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Take one, leave one – New free library in Cotati

  • Photo by Jane Peleti

By: Stephanie Derammelaere
November 1, 2019

Walking down West Sierra Avenue in Cotati, passersby might have noticed the new free library box set up in front of the Cotati Rohnert Park Co-Op Nursery School that was installed on Oct. 18. The brainchild of the school’s teacher and director, Sherry Clem, the library has already had several patrons and has shown to be a way to bring community together. 

“Last year I was in Washington and I saw one [a free library box] as we were walking through a neighborhood,” explains Clem. “I thought it was a really cool thing so I looked it up and they are starting to pop up everywhere. Being a preschool teacher and an avid reader I felt that I wanted to have something outside of our school so people could come from not only our school, but also the community since we have so many people walking by, to be able to access the books there.”

As a teacher Clem receives a lot of free books, and while she has always offered these up to her students and their families, the box was a way to extend her passion for books and reading to the greater community. She is the first in Cotati to register her library at where people can search a map to find free libraries near them. One can find the address, a picture of the box, and the story behind it for each registered library. So far there are five listed on the site in Rohnert Park, at 272 Adele Avenue; 7320 Rasmussen Way; 1130 Civic Center Drive; 6191 San Mateo Court; and one on Valley House Drive near Credo High School.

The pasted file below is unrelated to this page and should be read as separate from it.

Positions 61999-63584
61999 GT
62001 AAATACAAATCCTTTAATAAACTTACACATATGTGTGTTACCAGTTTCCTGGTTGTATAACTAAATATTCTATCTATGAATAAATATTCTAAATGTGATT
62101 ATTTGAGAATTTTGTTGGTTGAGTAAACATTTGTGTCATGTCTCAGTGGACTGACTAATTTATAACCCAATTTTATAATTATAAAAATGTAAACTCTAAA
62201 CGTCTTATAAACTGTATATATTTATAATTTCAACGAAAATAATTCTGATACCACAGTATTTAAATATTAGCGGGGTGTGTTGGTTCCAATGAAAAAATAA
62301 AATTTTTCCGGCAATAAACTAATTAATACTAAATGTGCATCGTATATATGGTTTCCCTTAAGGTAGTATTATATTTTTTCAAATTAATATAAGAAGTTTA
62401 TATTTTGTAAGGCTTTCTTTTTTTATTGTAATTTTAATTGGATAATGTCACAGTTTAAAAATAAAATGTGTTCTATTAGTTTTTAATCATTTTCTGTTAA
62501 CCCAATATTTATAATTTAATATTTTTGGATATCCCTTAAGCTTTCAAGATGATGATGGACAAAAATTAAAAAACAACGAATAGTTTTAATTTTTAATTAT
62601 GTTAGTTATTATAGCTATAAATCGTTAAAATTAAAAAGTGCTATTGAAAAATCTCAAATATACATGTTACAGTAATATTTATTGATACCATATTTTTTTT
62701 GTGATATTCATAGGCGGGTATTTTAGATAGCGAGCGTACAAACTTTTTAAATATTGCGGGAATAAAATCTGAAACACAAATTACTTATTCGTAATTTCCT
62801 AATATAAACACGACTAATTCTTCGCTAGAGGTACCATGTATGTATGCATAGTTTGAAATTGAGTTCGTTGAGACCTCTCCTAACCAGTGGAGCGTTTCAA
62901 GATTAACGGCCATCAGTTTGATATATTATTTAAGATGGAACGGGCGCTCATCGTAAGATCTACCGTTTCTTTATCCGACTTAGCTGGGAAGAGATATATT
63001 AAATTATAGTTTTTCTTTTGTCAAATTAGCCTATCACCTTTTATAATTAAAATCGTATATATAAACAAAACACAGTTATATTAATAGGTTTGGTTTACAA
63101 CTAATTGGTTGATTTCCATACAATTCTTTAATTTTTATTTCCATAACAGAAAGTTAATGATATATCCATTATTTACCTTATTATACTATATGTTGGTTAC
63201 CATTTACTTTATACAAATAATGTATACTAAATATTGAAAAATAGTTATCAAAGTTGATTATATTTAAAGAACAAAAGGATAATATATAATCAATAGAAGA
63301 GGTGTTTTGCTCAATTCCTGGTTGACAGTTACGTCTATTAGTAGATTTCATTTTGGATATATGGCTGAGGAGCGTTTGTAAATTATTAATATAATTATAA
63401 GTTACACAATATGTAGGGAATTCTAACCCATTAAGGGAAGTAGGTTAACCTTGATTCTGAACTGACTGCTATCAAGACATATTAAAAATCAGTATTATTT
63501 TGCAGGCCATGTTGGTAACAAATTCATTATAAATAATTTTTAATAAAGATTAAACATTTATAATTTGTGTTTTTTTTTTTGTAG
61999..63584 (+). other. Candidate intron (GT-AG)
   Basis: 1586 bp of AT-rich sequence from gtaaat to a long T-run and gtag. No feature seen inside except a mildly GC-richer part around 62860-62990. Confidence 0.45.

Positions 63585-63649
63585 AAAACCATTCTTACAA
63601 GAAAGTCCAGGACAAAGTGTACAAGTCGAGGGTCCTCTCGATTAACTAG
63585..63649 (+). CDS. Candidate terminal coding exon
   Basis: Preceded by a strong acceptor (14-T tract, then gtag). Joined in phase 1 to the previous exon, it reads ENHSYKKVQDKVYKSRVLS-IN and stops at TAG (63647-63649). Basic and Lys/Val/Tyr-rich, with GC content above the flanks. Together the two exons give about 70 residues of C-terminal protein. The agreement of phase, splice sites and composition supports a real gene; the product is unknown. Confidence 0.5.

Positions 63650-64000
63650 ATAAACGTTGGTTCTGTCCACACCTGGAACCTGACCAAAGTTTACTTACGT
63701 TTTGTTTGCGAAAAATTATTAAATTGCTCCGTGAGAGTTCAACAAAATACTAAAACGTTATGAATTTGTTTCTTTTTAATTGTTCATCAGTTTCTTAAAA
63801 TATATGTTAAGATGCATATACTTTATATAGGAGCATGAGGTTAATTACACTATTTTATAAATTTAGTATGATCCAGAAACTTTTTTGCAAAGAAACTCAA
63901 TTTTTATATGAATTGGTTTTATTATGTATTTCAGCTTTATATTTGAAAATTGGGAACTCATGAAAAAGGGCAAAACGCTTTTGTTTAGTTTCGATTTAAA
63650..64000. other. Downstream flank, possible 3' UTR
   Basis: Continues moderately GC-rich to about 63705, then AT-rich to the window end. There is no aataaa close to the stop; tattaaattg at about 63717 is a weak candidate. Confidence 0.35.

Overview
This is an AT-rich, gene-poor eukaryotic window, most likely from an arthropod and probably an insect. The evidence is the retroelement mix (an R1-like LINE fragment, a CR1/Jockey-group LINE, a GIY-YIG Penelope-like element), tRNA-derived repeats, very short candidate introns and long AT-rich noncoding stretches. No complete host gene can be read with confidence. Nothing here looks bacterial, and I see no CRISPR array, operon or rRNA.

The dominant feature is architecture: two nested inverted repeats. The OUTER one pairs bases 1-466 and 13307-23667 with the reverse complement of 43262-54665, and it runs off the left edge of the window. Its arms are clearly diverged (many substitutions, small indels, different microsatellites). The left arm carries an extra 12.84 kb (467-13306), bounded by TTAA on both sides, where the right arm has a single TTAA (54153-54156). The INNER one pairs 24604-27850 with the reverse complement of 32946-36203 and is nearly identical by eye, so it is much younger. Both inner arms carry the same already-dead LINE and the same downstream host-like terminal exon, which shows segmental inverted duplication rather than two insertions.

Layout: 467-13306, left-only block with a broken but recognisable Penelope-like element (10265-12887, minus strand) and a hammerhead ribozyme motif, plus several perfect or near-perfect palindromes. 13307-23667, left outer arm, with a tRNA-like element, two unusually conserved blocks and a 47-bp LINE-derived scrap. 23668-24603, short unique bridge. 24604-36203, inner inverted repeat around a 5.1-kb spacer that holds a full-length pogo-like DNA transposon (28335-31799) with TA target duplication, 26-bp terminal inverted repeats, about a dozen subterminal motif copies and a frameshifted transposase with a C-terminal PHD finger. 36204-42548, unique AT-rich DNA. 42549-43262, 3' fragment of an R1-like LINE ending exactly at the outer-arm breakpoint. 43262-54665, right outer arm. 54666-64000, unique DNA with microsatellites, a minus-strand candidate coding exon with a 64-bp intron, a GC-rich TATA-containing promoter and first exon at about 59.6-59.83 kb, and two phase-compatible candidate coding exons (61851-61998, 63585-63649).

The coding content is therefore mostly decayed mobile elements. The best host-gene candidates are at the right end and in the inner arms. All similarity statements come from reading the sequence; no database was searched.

An added benefit of the free libraries is that patrons can keep the books. There are no late fees, no returns necessary, and no need to leave a book unless desired.

“You can go to the library, you can buy books online, you can buy books anywhere and you would have to pay for them,” says Clem. “But this is an opportunity for you to get free books and share books in one area. On the site it says ‘take a book, leave a book,’ but I let parents know here that they can just take a book. They don’t have to leave a book and they don’t have to bring it back. It’s theirs to keep.”

The library box, which was made almost entirely from recycled materials from the school, has taken off just in its first week and Clem has already refilled it. To that end, she welcomes any book donations and residents are welcome to bring them directly to the school.

An unexpected benefit of establishing the free library has been the connection Clem has made in the neighborhood and seeing how something like this brings people together, fostering the sense of kindness and community.

“That’s been really great,” says Clem. “We’ll be outside and you’ll see people come by and they’ll be looking at it and then they’ll stop and ask you questions. It’s a great way for you to just extend yourself out into your neighborhood and your community, which I think we should do more often anyway.”